November 3, 2016

The PATH Act: How It May Affect Your 2016 Tax Decisions

The PATH Act: How It May Affect Your 2016 Tax Decisions Tax & Business

The Protecting Americans from Tax Hikes (PATH) Act was signed into law and enacted in December 2015 and is considered to be taxpayer-friendly, encompassing several provisions that affect both individuals and businesses. The PATH Act renewed many of the temporary tax provisions that had previously expired. Some provisions were made permanent; some were extended through the end of 2016; and some were extended through the end of 2019. It is a juggling act to keep up with the new provisions – 115 in all – and trying to make sense of whether one or more will affect you now, or in the future, can be boggling real challenge. Here are a few of the more significant provisions that could impact your current year taxes:

Business Provisions
Permanent Expansion of the Section 179 Deduction
Section 179 of the tax code allows small businesses to immediately deduct up to $500,000 of certain depreciable business assets, with a $2 million overall investment limit before a phase-out. Without the new tax law, the maximum deduction available would have been $25,000 of investments, with an investment limit of $200,000. The PATH Act made the expanded Section 179 limits permanent and progressive by indexing them to inflation.

Bonus Depreciation Extension
The Act extended this provision through 2019, rather than making it permanent. The bonus depreciation provision allows all businesses to immediately deduct 50% of the cost of qualified property acquired and placed in service during the tax year. The percentage decreases to 40% in 2018 and to 30% in 2019.

The Research and Development Credit (R&D) is Permanent
The R&D tax credit allows businesses that engage in certain research activities to lower their overall tax burden by allowing a credit to offset tax liability based on qualified costs. This credit had expired and was renewed 16 times, and had limited application. PATH may have changed all that by making changes to the R&D credit that represent some of the most taxpayer-friendly provisions in the Act. The credit was not only extended and made permanent by the Act, but expanded and made available to many businesses not previously eligible to take advantage of this benefit. Some of the modifications, which became effective as of January 1, 2016, include the following:

  1. Credit Allowed Against Alternative Minimum Tax – The R&D Credit will now be allowed to offset the Alternative Minimum Tax (AMT) in the case of eligible small businesses or owners. An eligible small business under this provision is defined as a private company with average annual gross receipts not exceeding $50 million for the prior three years. The R&D tax credit for pass-through entities, such as S Corporations, LLCs and Partnerships, which meet this threshold will be available to the members, partners or shareholders to reduce their personal income tax liabilities, even if they are subject to AMT tax. Any unused credits can be carried back one year and forward 20 years.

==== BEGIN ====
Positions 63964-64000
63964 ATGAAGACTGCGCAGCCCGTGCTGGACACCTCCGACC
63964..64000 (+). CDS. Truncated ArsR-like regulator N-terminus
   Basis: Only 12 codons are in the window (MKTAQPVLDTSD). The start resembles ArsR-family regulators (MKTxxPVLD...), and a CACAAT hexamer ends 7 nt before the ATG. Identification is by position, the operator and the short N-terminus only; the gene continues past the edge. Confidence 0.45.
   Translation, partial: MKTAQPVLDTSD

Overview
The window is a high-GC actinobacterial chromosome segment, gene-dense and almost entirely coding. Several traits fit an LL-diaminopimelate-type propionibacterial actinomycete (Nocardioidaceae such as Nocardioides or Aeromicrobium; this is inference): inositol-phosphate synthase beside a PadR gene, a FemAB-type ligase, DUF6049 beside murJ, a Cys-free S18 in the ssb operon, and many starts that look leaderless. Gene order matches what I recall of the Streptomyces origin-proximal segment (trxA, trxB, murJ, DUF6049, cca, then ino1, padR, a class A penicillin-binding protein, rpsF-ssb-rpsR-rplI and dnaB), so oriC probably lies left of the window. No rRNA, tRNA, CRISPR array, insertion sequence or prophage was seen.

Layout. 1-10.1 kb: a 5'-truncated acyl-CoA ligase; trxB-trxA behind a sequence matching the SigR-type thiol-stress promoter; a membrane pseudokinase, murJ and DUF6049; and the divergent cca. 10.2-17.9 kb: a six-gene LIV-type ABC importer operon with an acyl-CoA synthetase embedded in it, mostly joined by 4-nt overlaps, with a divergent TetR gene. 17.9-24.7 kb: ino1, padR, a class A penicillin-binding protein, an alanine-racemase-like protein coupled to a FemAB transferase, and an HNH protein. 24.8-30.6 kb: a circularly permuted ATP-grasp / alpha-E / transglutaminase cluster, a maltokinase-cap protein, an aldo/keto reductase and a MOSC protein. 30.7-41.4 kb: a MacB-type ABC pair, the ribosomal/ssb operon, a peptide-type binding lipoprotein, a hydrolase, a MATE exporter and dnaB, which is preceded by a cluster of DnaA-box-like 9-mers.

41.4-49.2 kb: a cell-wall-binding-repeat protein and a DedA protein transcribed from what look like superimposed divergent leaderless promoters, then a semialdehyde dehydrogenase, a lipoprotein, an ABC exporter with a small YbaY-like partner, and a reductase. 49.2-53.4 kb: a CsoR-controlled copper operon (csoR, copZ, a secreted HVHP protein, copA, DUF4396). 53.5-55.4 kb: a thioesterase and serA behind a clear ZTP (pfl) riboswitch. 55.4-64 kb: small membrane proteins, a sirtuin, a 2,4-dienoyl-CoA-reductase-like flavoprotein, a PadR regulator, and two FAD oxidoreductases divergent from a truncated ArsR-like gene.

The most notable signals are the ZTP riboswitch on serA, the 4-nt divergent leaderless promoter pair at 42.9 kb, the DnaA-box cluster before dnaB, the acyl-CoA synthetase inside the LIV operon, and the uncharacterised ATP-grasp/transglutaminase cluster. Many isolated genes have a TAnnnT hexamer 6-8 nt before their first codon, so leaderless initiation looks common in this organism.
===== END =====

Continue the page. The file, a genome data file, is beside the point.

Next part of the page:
2. Payroll Tax Credit Available for Start-Up Businesses – The modified law now allows qualified small businesses to elect to utilize the R&D credit to reduce their FICA tax liability. A qualified small business is defined as a Corporation, Partnership, LLC or Sole Proprietorship which is less than five years old, with less than $5 million in annual gross receipts in each of the preceding five years. The Payroll Tax Credit will be refundable up to $250,000 in payroll taxes per year. Any excess credit can be carried forward to future years. By making the credit permanent and expanding its application, the Act has given a lift to the often overlooked yet valuable R&D tax credit.

Individual Provisions
The Earned Income Tax Credit (EITC) Was Permanently Expanded The EITC is based on a taxpayer’s filing status and number of dependent children. Temporary provisions expanded the eligibility requirements to married couples and taxpayers with three or more children. The PATH Act makes the EITC expansion permanent, while adding several anti-fraud provisions to combat taxpayer abuse.

The American Opportunity Credit is Now Permanent
The American Opportunity Credit, which provides for a tax credit of up to $2,500 of qualified education expenses and was set to expire in 2018, was made permanent by the Act.

Charitable Distributions from IRAs Are Now Permanently Tax-Free
The Act made permanent the provision allowing individuals over 70½ years old to make tax-free distributions directly from an Individual Retirement Account (IRA) to a qualified charitable organization. The Qualified Charitable Distribution (QCD) is limited to $100,000 annually per taxpayer, and the funds must be distributed directly to the charity. The QCD may also be used to satisfy the required minimum distribution for the year.

Due to the enormity of the bill, we have highlighted just a few of the PATH Act’s 115 revenue provisions. However, all provisions included in the Act are worth reviewing with your tax professional, as proper planning at this year-end is crucial to reap the benefits of these changes. The Marcum Tax and Business Practice group continually reviews changes implemented by federal, state and local taxing authorities. For a more in-depth analysis of the PATH Act, visit Marcum’s website for news and insights in the ever-changing world of tax legislation.

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